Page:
Cincinnati has developed a brewing culture in the last 20 years that would have seemed impossible previously. Prohibition, combined with the anti-German propaganda of World War I wiped out the vibrant brewing culture that existed in that area of town known as Over-The-Rhine. A neighborhood that even today is being resurrected from its notorious reputation as an impoverished, crime ridden slum.
How bad was it? I had musician friend from New York City who in the early 1980’s took a bus ride up Vine street to see O-T-R and told me that as far as scary neighborhoods went, Over-The-Rhine was as scary as any blighted area in New York.
It was a low time. The original Hudepohl-Schoenling Brewing Company was having difficulties staying afloat with Miller Lite, Budweiser and Coors claiming most of the attention at grocery stores, bars and ballparks. Beers that were not a part of the adjunct grain lager profile were few and far between.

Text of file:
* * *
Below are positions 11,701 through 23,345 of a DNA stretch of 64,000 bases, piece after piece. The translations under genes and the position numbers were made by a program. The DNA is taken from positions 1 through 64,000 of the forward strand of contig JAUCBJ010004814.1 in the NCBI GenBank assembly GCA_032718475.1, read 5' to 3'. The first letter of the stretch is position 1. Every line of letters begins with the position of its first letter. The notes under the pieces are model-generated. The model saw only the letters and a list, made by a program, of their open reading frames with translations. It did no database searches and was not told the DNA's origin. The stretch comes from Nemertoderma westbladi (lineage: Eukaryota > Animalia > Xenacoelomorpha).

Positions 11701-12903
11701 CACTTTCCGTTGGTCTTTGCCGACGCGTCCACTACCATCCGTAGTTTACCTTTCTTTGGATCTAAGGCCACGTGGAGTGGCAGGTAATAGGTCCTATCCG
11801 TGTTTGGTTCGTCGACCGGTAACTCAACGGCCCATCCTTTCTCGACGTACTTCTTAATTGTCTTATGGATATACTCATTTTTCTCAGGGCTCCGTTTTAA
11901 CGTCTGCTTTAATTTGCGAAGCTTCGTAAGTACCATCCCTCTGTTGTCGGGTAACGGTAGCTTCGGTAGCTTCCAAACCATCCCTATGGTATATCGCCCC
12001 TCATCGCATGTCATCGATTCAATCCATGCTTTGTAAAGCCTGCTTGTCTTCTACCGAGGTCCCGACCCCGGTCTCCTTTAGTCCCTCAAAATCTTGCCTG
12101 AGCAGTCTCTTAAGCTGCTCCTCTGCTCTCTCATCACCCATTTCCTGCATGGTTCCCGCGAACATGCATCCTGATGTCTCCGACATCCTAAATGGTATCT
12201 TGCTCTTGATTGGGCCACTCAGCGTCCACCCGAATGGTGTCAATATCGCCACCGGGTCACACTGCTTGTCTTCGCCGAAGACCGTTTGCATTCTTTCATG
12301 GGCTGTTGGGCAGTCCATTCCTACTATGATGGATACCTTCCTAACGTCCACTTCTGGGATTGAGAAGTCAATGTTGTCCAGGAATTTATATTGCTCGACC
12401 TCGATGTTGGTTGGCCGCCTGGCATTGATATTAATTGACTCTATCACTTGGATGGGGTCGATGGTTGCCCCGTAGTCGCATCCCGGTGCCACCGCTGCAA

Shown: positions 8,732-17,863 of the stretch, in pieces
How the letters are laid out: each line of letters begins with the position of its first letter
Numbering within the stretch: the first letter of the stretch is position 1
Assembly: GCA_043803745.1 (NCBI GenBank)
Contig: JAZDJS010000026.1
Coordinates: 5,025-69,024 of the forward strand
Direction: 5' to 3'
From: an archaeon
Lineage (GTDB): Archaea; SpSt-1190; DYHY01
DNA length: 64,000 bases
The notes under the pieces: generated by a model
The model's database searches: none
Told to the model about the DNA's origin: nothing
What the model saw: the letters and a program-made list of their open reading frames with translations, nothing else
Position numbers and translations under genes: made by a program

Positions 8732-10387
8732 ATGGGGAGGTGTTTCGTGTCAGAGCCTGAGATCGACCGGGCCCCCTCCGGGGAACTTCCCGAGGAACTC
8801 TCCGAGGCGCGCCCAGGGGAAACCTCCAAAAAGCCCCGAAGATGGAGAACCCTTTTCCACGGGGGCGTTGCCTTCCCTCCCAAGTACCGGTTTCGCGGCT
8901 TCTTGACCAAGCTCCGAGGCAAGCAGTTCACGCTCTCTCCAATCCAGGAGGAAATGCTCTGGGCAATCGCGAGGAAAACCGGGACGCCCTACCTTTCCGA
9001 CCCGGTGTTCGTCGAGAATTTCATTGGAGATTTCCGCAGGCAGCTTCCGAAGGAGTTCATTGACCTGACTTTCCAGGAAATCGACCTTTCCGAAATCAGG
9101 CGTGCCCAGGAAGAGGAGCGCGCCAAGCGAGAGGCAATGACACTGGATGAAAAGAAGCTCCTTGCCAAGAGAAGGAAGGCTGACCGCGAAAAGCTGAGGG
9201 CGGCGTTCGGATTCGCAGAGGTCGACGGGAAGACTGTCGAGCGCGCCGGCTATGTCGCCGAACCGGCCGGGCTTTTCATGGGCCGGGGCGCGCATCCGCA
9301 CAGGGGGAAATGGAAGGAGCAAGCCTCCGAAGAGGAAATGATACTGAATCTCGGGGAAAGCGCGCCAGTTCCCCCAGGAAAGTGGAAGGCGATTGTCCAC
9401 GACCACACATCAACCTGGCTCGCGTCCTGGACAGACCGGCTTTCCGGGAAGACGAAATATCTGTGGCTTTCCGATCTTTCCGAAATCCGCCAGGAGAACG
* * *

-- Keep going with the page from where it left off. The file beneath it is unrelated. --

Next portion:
It is difficult for beer enthusiasts who came of age when Samuel Adams is readily available that there was a time when the term beer seeker meant exactly that: travel and obsessive trouble, to locate those often rare, flavorful exceptions.
It is still somewhat difficult to grasp that 30 years later, in 2014, the choices for beer selection have never been better. It is possible today to enjoy many fine beers brewed locally that meet world class criteria.
A wonderful brown ale surprise comes from the Madtree Brewing Co. on Kennedy Ave. The Great Pumpcan is one of the best pumpkin ales I have encountered in awhile. Although Southern Tier’s PUMKING is held in high regard, compared to Madtree’s Pumpcan, it seems like a strong candy corn concoction. Madtree like my beloved Saranac keeps the ale emphasis in the recipe. Since there are no recipe style parameters, each brewer has a free hand to interpret this new world creation. In the case of Madtree, The Great Pumpcan it is a delicious Halloween wassail.
Another very tasty surprise is Christian Moerlein HELLTOWN RYE-OT . An American brown ale brewed with rye malt and dedicated to my own neighborhood of Northside, known for its artistic diversity. It was, back in the 19th century, known as Helltown, notorious for its exuberant night life
Yes indeed, that’s where The Beer Doctor lives!